What is it?
The contraceptive patch (Evra®) is a new method of birth control that has been available in Canada since January 2004. It is a 4 x 4 cm beige patch that sticks to a woman’s skin and continuously releases estrogen and a progestin (two female hormones) into the bloodstream.

How it works
The patch prevents pregnancy primarily by stopping the ovaries from releasing an egg, but it may also thicken the cervical mucus (making it harder for sperm to get into the uterus) and make the uterine lining thin. Its method of action is very similar to the Pill.

How to use it
Unlike the Pill, which has to be taken every day, each patch is worn on the skin for seven days. One patch is worn each week for 3 weeks. The patch should be changed on the same day each week (called the “Patch Change Day”). The fourth week is patch-free, allowing a period to occur. The patch should never be off for more than seven days. Following the seven patch-free days, a new cycle is started when you apply a new patch on your Patch Change Day.

Like the Pill, the patch is also more than 99% effective at preventing pregnancy when used perfectly, with about a 3% failure rate for typical users. For women who have trouble remembering to take a pill every day, the patch may work better than the Pill. It may be a bit less effective in women who weigh more than 90 kg (198 pounds).

Where to wear the patch
The patch can be worn on the buttocks, stomach, back or upper arms, but not on the breasts. It may help to change the location a bit each week. The patch should be applied to clean, dry skin. You should not use any creams or lotions near a patch you’re already wearing, or where you’ll be applying a new one. The patch is very “sticky”. You can exercise, shower, swim or go in a sauna or hot tub and it still sticks 98% of the time! (Read below for what to do if it comes off.)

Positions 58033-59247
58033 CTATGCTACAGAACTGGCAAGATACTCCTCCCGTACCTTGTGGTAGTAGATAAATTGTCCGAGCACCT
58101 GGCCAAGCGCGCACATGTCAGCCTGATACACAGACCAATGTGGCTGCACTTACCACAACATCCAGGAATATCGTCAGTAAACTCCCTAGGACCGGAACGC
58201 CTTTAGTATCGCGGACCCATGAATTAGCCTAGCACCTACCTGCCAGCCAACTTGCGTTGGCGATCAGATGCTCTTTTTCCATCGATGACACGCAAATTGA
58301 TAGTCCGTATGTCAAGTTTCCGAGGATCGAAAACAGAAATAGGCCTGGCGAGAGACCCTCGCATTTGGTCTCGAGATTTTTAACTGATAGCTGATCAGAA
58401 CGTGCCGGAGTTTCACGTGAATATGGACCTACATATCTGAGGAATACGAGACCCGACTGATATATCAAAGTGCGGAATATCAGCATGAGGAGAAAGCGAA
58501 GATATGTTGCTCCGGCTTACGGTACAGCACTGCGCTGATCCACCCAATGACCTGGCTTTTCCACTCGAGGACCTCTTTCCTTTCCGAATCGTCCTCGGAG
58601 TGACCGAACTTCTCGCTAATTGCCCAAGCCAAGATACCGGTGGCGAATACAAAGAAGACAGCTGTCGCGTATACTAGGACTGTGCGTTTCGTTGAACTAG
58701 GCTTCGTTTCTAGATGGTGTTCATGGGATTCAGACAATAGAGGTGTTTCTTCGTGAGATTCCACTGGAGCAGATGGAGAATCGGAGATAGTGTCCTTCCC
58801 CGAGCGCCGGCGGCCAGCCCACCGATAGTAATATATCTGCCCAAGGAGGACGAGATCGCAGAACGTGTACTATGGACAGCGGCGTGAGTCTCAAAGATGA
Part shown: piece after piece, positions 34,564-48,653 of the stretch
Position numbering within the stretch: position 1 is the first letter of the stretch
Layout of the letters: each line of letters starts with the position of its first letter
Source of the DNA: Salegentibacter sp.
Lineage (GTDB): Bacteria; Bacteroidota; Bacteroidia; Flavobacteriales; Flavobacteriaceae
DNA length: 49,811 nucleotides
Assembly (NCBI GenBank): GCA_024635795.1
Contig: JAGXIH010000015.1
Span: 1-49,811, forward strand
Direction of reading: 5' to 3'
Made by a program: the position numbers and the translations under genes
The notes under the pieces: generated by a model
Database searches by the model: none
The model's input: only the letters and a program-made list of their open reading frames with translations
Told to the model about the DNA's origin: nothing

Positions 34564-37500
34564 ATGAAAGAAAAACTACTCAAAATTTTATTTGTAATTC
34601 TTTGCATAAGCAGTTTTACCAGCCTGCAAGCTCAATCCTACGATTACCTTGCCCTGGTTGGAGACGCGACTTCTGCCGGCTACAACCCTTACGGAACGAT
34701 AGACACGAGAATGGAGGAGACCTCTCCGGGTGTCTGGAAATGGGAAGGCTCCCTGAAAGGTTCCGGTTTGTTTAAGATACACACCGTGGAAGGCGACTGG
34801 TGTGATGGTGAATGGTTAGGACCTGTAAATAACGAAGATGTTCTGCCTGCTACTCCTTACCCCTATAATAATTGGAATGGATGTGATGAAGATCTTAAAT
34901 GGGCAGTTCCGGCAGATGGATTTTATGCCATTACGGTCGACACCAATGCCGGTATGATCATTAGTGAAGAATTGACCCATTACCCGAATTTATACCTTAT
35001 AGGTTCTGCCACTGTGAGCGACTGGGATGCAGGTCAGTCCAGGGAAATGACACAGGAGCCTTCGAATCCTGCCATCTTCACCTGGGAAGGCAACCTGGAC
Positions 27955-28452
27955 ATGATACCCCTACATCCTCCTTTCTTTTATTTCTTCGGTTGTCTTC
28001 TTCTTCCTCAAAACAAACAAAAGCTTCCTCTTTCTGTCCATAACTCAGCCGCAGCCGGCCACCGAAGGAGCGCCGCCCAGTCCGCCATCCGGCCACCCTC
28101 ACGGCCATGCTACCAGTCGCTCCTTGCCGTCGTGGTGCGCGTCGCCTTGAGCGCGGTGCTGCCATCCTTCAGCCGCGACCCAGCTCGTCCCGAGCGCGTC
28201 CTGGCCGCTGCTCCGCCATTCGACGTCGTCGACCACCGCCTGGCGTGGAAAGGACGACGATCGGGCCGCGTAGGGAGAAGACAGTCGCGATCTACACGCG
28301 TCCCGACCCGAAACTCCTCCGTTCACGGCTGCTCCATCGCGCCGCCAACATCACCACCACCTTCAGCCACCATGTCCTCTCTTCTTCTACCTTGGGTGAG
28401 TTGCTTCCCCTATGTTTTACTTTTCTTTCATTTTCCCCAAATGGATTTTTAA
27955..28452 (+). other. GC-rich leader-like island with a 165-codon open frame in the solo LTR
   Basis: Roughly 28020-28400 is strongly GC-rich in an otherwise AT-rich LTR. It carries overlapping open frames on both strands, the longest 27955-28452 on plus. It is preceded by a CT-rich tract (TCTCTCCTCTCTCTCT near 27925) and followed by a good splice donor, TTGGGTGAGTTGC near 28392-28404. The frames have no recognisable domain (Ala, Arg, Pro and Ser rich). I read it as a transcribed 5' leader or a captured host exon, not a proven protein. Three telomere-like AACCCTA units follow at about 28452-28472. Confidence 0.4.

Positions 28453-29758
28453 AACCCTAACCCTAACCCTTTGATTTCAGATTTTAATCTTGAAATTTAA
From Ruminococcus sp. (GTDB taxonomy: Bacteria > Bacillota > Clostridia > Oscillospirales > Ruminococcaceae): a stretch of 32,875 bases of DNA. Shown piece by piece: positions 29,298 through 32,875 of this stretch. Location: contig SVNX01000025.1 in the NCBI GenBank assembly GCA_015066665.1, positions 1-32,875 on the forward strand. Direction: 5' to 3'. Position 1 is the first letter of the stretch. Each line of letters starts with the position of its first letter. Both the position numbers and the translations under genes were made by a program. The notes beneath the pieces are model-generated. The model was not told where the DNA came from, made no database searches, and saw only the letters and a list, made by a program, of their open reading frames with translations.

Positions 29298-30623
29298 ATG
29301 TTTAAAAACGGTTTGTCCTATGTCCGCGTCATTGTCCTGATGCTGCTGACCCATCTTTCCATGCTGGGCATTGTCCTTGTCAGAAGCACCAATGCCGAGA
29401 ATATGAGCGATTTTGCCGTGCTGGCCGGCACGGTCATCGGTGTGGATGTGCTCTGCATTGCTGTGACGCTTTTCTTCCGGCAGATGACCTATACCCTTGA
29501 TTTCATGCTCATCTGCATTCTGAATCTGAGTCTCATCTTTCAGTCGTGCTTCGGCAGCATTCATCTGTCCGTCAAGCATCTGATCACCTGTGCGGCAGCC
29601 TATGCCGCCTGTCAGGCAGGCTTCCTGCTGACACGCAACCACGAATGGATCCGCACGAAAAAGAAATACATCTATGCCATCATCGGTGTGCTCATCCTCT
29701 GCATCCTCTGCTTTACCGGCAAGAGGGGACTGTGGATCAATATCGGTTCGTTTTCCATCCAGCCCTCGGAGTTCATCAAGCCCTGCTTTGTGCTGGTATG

Patch location diagram (Stomach)Patch location diagram (buttock)Patch location diagram (upper arm)Patch location diagram (back)

Benefits to being on the patch include a regular, lighter period, often with less PMS and cramping. It is believed to reduce the risk of endometrial and ovarian cancers and help prevent benign ovarian cysts like the birth control pill because it works in a similar way. It is completely reversible. Once you stop the patch, your body resumes its natural cycle.


  • The patch does not protect against sexually transmitted infections.
  • When starting the patch, you may notice side effects such as breakthrough bleeding (between periods), breast tenderness, headaches, or nausea as your body gets used to the hormones. These symptoms usually go away in the first three months.
  • You may also notice some skin irritation.
  • Women who cannot take estrogen due to a medical condition cannot use the patch or the Pill. See your doctor to decide if the patch is a good choice for you.
  • It may not be covered by all drug plans.


  • Check each day to make sure the patch is still well applied. If the edges come loose try to smooth it back on by pressing with your hand for 10 seconds. If it does not stick back on, or comes off completely, apply a new patch. You would still change it on your same Patch Change Day and you are still protected against pregnancy.
  • If the patch falls off for more than 24 hours put a new patch right away, and start a new four-week cycle. You will need to use a back up method of birth control for the next week and you will have a new Patch Change Day.
  • If you forget to change your patch for 1 or 2 days, remove the patch when you remember and apply a new patch. You will still change it on your next Patch Change Day - you are still protected against pregnancy. If you are more than 2 days late changing the patch, you start a new four-week cycle with the new patch. You will need to use a back up method of birth control (like condoms) for the next week.
  • If you forget to take off your patch at the start of the Patch-free week, take it off when you remember and start the next cycle at the usual time. Your period may be shorter, or you may still be bleeding when you put on the next patch.
  • If you forget to put on your patch after your patch-free week (so you have had more than 7 days with no patch) put it on as soon as you remember. You need to use back up birth control for the first week of the new cycle, and your Patch Change Day will be different.
  • If you are not sure, talk to your doctor or pharmacist.

How to start